Quantile Regression Fitting via Interior Point Methods
This is a lower level routine called by
rq() to compute quantile
regression methods using the Frisch-Newton algorithm.
rq.fit.fnb(x, y, tau=0.5, rhs = (1-tau)*apply(x,2,sum), beta=0.99995, eps=1e-06)
The design matrix
The response vector
The quantile of interest, must lie in (0,1)
The right hand size of the dual equality constraint, modify at your own risk.
technical step length parameter -- alter at your own risk!
tolerance parameter for convergence. In cases of multiple optimal solutions there may be some discrepancy between solutions produced by method
"br". This is due to the fact that
"fn"tends to converge to a point near the centroid of the solution set, while
"br"stops at a vertex of the set.
The details of the algorithm are explained in Koenker and Portnoy (1997).
The basic idea can be traced back to the log-barrier methods proposed by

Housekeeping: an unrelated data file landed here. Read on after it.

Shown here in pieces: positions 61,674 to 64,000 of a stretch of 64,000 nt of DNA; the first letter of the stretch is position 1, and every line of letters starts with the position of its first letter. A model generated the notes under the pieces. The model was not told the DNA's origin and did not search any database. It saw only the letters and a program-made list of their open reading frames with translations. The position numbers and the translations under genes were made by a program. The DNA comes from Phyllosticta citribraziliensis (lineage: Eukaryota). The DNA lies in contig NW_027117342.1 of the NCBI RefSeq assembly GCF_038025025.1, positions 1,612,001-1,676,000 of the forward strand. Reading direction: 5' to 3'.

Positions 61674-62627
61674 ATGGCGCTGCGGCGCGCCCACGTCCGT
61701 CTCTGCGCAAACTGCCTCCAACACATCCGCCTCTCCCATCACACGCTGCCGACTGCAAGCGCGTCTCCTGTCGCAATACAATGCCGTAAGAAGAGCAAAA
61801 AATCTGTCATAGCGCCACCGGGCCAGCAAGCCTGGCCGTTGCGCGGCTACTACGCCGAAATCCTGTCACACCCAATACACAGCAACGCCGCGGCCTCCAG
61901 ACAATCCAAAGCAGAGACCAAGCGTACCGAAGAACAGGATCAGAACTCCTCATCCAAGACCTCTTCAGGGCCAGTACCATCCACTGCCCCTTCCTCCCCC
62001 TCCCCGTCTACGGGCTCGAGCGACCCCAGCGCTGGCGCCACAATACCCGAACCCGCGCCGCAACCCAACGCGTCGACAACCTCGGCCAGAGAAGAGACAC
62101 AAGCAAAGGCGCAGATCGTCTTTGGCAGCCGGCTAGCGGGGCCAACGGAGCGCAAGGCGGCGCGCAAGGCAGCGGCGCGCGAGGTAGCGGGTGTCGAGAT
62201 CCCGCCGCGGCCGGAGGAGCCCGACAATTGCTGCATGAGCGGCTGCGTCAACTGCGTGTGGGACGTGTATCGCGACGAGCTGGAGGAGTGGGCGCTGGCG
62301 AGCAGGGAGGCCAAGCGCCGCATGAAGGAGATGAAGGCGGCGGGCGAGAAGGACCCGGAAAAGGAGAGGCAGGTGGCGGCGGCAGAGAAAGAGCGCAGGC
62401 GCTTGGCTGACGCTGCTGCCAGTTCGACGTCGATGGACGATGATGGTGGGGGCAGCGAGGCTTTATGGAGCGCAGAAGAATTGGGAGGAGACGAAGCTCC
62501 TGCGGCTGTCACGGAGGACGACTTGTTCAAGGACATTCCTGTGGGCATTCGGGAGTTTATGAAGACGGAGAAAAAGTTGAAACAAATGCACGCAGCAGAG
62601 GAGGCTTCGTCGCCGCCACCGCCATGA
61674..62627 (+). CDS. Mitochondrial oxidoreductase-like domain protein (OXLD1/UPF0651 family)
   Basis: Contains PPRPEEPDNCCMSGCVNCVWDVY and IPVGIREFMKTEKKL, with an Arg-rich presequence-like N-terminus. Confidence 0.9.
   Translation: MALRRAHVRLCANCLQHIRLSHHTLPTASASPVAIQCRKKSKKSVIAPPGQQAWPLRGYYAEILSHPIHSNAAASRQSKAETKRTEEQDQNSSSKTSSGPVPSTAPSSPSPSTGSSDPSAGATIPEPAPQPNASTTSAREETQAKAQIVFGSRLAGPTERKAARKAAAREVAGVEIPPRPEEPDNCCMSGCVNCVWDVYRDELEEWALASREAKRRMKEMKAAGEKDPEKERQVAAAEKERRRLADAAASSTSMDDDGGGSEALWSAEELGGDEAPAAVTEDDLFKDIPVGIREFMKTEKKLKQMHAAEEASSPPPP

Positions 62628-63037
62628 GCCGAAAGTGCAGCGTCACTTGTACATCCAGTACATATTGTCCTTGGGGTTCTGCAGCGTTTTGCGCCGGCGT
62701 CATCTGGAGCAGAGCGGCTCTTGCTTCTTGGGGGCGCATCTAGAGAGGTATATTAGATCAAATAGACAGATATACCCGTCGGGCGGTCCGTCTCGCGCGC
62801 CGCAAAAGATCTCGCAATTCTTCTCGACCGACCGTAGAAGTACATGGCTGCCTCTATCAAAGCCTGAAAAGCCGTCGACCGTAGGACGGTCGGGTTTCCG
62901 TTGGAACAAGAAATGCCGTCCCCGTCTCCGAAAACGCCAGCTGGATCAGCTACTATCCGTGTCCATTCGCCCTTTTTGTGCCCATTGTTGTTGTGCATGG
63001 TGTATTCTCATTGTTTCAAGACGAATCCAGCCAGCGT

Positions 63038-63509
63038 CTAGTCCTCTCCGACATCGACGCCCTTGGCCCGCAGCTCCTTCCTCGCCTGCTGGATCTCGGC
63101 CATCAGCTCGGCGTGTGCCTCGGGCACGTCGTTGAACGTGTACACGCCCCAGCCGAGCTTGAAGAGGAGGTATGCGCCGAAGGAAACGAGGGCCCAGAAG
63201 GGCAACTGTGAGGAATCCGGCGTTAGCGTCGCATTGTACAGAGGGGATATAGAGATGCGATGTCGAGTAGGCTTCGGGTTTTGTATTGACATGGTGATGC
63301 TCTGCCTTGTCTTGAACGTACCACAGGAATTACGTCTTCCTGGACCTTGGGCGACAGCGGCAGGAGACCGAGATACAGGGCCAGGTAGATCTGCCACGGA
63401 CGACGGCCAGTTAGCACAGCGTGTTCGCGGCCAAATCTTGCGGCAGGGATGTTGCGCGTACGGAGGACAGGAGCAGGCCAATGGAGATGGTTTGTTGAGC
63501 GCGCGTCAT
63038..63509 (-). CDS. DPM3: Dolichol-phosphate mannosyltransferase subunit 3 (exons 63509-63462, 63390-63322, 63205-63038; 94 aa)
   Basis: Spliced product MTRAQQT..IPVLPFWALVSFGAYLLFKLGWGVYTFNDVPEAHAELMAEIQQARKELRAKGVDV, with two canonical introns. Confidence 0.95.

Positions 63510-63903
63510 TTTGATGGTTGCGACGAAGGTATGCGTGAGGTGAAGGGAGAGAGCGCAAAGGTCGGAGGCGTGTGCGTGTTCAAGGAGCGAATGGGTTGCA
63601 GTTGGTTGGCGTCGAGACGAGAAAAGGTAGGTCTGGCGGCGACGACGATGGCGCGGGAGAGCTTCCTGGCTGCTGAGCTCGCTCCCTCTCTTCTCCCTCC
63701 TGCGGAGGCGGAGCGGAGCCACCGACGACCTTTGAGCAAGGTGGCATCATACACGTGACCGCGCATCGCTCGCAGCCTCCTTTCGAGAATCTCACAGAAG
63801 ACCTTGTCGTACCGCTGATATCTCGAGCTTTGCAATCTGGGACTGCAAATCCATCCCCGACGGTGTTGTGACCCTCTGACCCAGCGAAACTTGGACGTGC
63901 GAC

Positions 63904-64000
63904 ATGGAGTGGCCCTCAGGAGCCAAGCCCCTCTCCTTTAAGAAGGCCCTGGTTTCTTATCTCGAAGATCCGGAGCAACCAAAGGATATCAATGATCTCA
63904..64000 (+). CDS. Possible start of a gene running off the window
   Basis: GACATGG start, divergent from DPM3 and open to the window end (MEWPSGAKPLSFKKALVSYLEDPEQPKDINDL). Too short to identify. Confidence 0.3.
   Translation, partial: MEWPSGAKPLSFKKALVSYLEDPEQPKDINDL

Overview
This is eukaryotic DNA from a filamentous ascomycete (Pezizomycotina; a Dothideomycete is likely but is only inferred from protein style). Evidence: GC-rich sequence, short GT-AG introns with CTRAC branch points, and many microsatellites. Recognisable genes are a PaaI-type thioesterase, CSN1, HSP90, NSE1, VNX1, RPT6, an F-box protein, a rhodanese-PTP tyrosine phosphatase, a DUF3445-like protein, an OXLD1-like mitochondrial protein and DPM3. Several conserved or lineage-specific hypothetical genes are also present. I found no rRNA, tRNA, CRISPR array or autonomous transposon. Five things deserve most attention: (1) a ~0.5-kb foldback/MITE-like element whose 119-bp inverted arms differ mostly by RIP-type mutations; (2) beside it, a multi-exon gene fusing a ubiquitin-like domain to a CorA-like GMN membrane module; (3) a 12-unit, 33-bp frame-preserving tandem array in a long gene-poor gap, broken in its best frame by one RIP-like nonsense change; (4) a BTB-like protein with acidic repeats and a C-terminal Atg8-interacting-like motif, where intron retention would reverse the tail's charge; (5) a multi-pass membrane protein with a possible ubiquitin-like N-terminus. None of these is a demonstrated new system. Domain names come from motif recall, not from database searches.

Frisch in the 1950's for constrained optimization. But the current
implementation is based on proposals by Mehrotra and others in the
recent (explosive) literature on interior point methods for solving linear
programming problems. This function replaces an earlier one
which required the initial dual values to be feasible. This version allows the
user to specify an infeasible starting point for the dual problem, that
is one that may not satisfy the dual equality constraints. It still
assumes that the starting value satisfies the upper and lower bounds.
returns an object of class
"rq", which can be passed to
summary.rq to obtain standard errors, etc.
Koenker, R. and S. Portnoy (1997). The Gaussian Hare and the Laplacian Tortoise: Computability of squared-error vs. absolute-error estimators, with discussion, Statistical Science, 12, 279-300.